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Tuesday 17 September 2019
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Kazenambo – “the father of tribalism” ?

By Staff Writer

Firebrand Swapo stalwart Kazenambo Kazenambo has said that the national discussion on the state of the Namibian house was fundamentally flawed in that it lacked a proper foundation.
Kazenambo said the concept of ‘One Namibia One Nation’ has been misused by political opportunists for mere political convenience to advance their self-interests.
What is the true meaning of a Namibia – diverse and united ? Can it exist or is this concept to be regarded as mutually exclusive, asks the opinionated former Parliamentarian.
“One Namibia, one Nation’ is a blueprint for our nation building. A very important concept. I am following that it has been debated in the National assembly and many parliamentarians and stakeholders have different views and perspectives on the matter.
My take on the issue is that we cannot just debate the issue randomly without looking at the background of the formation of the nation into a nation state.
Before independence we were a nation without a state. After independence we became a nation state but before independence Namibian communities existed as German South West Africa as it was called; an occupied territory by Apartheid South Africa,” said Kazenambo.
He added, “So the communities of Namibia were in fact nations on their own. Firstly, they did not recognise the colonial regime that was here. Be it the Germans, be it the South Africans.
Ideologically, the concept of ‘One Namibia One Nation’ has its roots on the bedrock of struggle for liberties and the rights of human beings in many ways, be it economic or political emancipation.
As people who were at first denied our inalienable rights of participating in democracy and who now have a say in the destiny of our country, it was appropriate to advocate for building a ‘One Namibia One Nation.’ So I support it from that point of view.”
He advanced that the national aim remains to bring together communities from different “tribes, from different colours, genders, communities of different cultures underscored by the need to manage diversity.
And in managing diversity you need to first and foremost recognise what the diversity is that you are talking about and be realistic rather to conduct a cosmetic exercise in managing this diversity, or try to coerce or try to be diplomatic about it.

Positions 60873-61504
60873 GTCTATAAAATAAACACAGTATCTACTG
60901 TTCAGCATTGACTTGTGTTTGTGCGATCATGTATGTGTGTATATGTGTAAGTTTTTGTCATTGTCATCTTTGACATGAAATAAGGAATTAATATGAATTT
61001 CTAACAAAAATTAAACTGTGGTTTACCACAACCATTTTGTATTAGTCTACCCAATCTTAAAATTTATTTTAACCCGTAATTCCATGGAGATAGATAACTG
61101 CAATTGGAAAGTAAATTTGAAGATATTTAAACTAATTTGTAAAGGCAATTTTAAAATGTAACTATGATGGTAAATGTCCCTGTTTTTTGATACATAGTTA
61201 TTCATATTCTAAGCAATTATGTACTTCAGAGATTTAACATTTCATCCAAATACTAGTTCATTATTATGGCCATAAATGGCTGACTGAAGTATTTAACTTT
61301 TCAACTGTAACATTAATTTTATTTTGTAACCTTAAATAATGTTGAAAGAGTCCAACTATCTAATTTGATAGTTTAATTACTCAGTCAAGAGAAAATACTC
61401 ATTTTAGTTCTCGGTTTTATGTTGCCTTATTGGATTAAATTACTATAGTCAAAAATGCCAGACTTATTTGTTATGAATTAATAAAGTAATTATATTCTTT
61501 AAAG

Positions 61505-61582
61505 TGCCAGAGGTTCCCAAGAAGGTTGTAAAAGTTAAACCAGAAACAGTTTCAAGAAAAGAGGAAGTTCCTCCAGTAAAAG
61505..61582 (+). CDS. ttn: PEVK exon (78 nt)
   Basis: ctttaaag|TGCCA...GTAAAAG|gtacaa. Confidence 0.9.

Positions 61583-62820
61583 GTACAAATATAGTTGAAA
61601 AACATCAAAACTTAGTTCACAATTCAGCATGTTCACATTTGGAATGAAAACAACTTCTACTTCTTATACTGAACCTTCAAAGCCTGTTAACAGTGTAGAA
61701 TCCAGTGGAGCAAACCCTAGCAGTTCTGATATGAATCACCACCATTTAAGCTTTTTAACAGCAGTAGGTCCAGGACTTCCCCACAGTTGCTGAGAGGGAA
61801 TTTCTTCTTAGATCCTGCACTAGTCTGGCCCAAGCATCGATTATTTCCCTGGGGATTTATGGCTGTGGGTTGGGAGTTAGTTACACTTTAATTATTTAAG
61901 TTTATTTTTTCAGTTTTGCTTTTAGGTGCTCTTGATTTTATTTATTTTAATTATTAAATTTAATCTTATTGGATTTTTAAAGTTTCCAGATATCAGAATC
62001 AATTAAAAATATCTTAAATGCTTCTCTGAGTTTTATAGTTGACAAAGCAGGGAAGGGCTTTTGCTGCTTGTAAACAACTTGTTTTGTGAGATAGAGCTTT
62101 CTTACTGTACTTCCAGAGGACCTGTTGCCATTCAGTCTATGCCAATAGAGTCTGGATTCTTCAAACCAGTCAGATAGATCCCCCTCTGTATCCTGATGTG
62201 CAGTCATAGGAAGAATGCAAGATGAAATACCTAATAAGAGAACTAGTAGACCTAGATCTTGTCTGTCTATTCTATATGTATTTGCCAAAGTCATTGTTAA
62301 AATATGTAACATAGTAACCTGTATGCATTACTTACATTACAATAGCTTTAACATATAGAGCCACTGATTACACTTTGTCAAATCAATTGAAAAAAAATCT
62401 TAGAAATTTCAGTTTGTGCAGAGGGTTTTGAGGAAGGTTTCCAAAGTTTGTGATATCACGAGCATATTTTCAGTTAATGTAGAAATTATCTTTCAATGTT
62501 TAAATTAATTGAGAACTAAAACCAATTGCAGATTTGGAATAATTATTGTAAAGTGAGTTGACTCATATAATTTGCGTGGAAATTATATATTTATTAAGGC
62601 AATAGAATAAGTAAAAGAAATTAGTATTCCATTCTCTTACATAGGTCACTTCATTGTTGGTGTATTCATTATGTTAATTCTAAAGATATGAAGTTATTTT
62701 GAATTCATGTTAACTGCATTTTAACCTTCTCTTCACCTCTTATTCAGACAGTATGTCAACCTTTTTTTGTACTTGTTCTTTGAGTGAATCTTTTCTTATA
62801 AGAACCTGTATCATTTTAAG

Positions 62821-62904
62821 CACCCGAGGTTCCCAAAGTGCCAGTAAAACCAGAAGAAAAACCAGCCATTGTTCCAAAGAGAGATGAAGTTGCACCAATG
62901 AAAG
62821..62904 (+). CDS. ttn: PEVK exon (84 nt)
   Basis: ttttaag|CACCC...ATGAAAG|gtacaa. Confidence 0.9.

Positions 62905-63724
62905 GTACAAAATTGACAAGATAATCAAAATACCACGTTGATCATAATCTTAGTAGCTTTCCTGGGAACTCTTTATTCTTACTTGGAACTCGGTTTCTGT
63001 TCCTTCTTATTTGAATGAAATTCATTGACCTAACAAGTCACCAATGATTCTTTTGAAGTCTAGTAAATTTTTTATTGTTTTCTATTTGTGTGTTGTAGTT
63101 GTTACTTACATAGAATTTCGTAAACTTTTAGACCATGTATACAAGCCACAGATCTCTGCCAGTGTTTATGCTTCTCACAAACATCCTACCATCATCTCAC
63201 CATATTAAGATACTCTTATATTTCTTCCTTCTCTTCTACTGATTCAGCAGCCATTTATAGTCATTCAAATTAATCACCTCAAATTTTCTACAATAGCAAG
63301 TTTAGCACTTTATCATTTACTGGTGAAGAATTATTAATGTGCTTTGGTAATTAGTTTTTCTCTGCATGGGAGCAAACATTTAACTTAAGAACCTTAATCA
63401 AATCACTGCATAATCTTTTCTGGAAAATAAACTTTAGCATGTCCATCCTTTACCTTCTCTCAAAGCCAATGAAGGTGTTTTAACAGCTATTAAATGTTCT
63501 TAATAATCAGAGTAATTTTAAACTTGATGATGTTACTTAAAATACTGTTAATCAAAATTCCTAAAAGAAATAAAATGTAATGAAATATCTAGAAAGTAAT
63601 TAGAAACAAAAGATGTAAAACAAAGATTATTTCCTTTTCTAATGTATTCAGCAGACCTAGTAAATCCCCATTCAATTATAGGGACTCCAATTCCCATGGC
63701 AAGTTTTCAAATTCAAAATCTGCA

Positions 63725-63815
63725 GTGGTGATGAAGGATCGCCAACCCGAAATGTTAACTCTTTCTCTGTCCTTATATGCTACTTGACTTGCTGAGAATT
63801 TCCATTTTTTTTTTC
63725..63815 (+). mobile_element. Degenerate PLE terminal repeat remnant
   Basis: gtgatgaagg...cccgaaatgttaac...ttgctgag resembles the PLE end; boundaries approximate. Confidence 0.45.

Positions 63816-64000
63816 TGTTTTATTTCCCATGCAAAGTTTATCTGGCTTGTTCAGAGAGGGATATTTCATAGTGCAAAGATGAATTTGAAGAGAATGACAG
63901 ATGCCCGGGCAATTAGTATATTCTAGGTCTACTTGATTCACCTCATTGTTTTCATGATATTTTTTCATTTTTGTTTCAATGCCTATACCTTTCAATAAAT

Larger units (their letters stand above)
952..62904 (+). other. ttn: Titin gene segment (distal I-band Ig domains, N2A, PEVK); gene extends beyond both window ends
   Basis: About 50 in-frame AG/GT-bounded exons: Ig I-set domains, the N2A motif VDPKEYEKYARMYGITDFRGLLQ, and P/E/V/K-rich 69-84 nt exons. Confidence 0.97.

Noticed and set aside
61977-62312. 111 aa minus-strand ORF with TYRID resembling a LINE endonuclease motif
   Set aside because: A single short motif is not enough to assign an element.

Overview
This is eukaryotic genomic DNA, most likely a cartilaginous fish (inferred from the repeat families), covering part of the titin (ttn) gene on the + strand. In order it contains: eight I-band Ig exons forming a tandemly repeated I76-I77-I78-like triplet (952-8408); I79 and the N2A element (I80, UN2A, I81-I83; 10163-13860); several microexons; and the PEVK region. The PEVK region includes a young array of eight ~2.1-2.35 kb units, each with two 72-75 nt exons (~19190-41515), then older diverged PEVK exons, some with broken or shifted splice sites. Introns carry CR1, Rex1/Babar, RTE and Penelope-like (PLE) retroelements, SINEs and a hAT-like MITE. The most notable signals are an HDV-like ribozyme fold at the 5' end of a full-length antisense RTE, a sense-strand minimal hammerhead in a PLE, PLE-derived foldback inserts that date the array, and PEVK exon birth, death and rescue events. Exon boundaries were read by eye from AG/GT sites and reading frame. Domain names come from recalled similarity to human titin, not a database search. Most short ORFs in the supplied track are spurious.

You have to recognise that there were communities in Namibia and these were made by God, if you believe in religion. That is why we have traditional authorities in Namibia, they are tribal in nature whether you like or not manage them selectively.
You officially have traditional authorities and chiefs that you pay money to and we hear their voices. They are from communities – our communities. And when the community members speak from those diverse traditional authorities, when they identify themselves as Herero,” he said.
He took offense being branded a tribalist for identifying with one’s tribe.
“When they identify as Namas, as Mbalantu or Mbanderu or Khoisan or whatever then you say that they tribalist? It’s a serious contradiction. It’s not realistic.
I am trying to highlight that we are quick at branding people and accusing them of tribalism when they identify themselves as the people who identify themselves  from the communities from which they are born. For me I think we have reached a stage where we need to reflect realistically,” he said.
Kazenambo expressed that as a result of his views he has been labelled” the father of tribalism in Namibia.
Because I spoke of a non-Oshiwambo President, my attackers selectively and conveniently chose only one aspect because when I spoke about a non-Oshiwambo President, I also spoke about a female President and then the media chose for their own agenda and subsequently left out my call for a female President.
I was ostracised for that and still am. Be that as it may, I have never been shaken by the ostracisation. When I was speaking to the concept of a non-Oshiwambo and female President, I was within the blueprint of building that ‘One Namibia One Nation’ because a ‘One Namibia One Nation’ is grounded on the diverse communities of Namibia.
These are the people that we are bringing together and I was saying that wait a minute, when we are moving on and on, let us appreciate the diversity of one nation for consolidation of unity, for consolidation of peace and stability if you want,” he said.
He added that the ‘One Namibia One Nation’ concept would be meaningless, if it doesn’t recognise the aspirations of diverse communities and their tribes.
“If it doesn’t speak to the fears and expectations of the diverse stakeholders, or members of our diverse communities.
‘One Namibia One Nation’ should, on a serious albeit complex and sophisticated  manner address the fears, the expectations, the frustrations of our diverse society be it culturally, politically and economically.
It must not just be driven insensitively, it must not be driven conveniently and I am using the words sensitivity and convenience intentionally.
It would be insensitive when in our pursuit of ‘One Namibia One Nation’, we do not appreciate the background of our communities. This would be tragic,” he said.
Kazenambo asserts that as far as he was concerned, this has been the missing link right from the beginning “because we have just been riding on the comfort of convenience.
It has been politics of convenience. To be politically correct.
We have to sound ‘One Namibia One Nation’ without even grasping what it means and it remains hollow to a certain extent because opportunists have ridden it out.”




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